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Twisted True Tales From Science: Disaster…
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Twisted True Tales From Science: Disaster Discoveries

by Stephanie Bearce

Other authors: See the other authors section.

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This review was written for LibraryThing Early Reviewers.
This book is part of a series although it is the first that I have seen. I would say that it hits the mark in appealing to middle school children who may not be interested in science per se but who will be fascinated by these stories. They are short, well illustrated, and well chosen. I was a little worried by two major sections entitled “It’s the Earth’s Fault” and “Humans Caused It”, but the stories are about specific events rather than more global views and each short (5 pages or so) story ends with a brief explanation about what scientists have learned to explain or prevent similar occurrences. There is a bibliography (a few books, mostly links and/or news articles) that would lead interested kids to more information. There are also short hands-on experiments that illustrate principles and some mini biographies of “disaster daredevils” that show how far some people are willing to go to pursue explanations. ( )
  ehousewright | Jun 4, 2017 |
This review was written for LibraryThing Early Reviewers.
This is the third book I've read by the author, Stephanie Bearce, from Prufrock Press, and it's just as good as the first two. These are perfect books for the late grade school/early middle school age kids on your book giving list. Interesting tales of the science behind major disasters and the science that has come out of them. Also cool little science experiments that kids can do at home, illustrating the points made in the tales. So much fun, it made me want to be 12-years-old again, so I could discover all of this!
  setheredge | Jun 4, 2017 |
This review was written for LibraryThing Early Reviewers.
When the LibraryThing Early Reviewers Program offered Twisted True Tales From Science : Disaster Discoveries, I requested a copy because I had enjoyed Medical Mayhem from the same series. This entry is just as informative and fun.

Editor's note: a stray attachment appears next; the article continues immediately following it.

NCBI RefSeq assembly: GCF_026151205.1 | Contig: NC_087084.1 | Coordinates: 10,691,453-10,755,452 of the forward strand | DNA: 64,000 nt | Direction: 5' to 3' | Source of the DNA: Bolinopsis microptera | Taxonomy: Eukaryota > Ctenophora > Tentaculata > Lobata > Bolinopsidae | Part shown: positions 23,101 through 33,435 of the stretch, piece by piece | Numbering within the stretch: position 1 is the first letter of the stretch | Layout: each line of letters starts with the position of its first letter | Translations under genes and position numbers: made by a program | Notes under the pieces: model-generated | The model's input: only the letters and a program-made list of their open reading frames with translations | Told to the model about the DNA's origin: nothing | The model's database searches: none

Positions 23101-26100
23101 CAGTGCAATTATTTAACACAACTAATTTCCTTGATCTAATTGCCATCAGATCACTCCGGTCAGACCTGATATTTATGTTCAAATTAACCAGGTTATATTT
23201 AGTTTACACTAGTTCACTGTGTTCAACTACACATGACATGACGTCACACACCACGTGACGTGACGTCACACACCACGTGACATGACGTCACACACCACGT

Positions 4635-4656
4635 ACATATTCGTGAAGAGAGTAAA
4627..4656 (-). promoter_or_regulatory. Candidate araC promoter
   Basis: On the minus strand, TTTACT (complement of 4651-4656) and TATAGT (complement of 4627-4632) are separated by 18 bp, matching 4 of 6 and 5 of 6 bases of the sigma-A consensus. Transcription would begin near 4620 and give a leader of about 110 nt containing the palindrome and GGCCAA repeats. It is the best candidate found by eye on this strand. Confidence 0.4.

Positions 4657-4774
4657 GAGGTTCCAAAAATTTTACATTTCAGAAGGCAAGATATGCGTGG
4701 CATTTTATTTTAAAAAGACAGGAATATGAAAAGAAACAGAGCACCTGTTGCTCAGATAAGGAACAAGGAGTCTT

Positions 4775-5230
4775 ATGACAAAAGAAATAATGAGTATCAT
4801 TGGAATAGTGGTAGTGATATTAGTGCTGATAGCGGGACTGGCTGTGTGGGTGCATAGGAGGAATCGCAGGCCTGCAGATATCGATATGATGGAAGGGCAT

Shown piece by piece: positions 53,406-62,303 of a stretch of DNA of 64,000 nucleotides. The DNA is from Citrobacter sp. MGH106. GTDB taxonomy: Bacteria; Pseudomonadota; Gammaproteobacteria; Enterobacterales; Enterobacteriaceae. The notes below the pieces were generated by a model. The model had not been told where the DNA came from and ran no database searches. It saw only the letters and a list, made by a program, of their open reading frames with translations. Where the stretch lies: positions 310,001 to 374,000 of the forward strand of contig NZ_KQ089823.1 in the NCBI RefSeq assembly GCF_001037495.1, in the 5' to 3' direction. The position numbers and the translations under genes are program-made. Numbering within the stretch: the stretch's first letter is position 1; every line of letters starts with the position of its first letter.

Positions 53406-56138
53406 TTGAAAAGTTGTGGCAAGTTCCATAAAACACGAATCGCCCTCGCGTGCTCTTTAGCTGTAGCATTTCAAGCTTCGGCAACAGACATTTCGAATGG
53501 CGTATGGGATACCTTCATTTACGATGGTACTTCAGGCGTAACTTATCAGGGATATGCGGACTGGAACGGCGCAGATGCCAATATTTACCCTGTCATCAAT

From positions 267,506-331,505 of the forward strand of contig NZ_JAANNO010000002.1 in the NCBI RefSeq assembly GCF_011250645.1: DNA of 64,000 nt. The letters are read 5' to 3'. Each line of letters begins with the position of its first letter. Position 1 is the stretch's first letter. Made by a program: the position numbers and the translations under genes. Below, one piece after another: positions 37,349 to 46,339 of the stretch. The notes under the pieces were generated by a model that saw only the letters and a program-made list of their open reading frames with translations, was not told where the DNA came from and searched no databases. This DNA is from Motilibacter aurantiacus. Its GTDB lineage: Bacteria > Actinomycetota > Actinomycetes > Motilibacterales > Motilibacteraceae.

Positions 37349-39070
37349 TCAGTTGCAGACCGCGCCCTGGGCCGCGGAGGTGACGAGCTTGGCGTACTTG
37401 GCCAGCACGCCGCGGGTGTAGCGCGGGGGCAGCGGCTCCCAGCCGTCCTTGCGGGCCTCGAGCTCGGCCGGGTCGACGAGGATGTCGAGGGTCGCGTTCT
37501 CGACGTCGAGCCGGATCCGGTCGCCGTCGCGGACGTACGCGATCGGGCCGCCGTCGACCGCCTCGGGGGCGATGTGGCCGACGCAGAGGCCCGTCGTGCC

The book is divided into three sections: natural disasters, man-made disasters, and disaster daredevils. The natural disasters date from 79 to 2004 A.D. The man-made disasters date from 27 to 2011 A.D. We get volcanoes, earthquakes, floods, tsunamis, tornadoes, explosions, an early example of shoddy construction, a nuclear disaster, a gas crater, killer smog, and killer lakes. As for the daredevils, readers get to learn how brave souls try to help with avalanches, hurricanes, volcanoes, and forest fires. We're also told about what science tries to do to prevent man-made disasters or loss of life in natural ones.

The book is illustrated with drawings, some in color, and photographs. There are some charts, too. ( I had no idea that the 1815 eruption of Tambora was five times as big as the more famous Krakatoa eruption in 1883.) Each section has two experiments to do at the end. Of course the ever-popular erupting volcano is one of them.

One paragraph that I've reread several times already is in the chapter on the Halifax Explosion of 1917 (a disaster I knew about only because of an episode of 'Ghostly Encounters'). It's the telegraph message Vincent Coleman sent moments before he died. It doesn't seem as if he'd have survived if he'd continued running for his life instead of turning back to the train office to save unknown train passengers, but how I honor the fact that he could think of them at a time when he wouldn't have been blamed for thinking only of himself.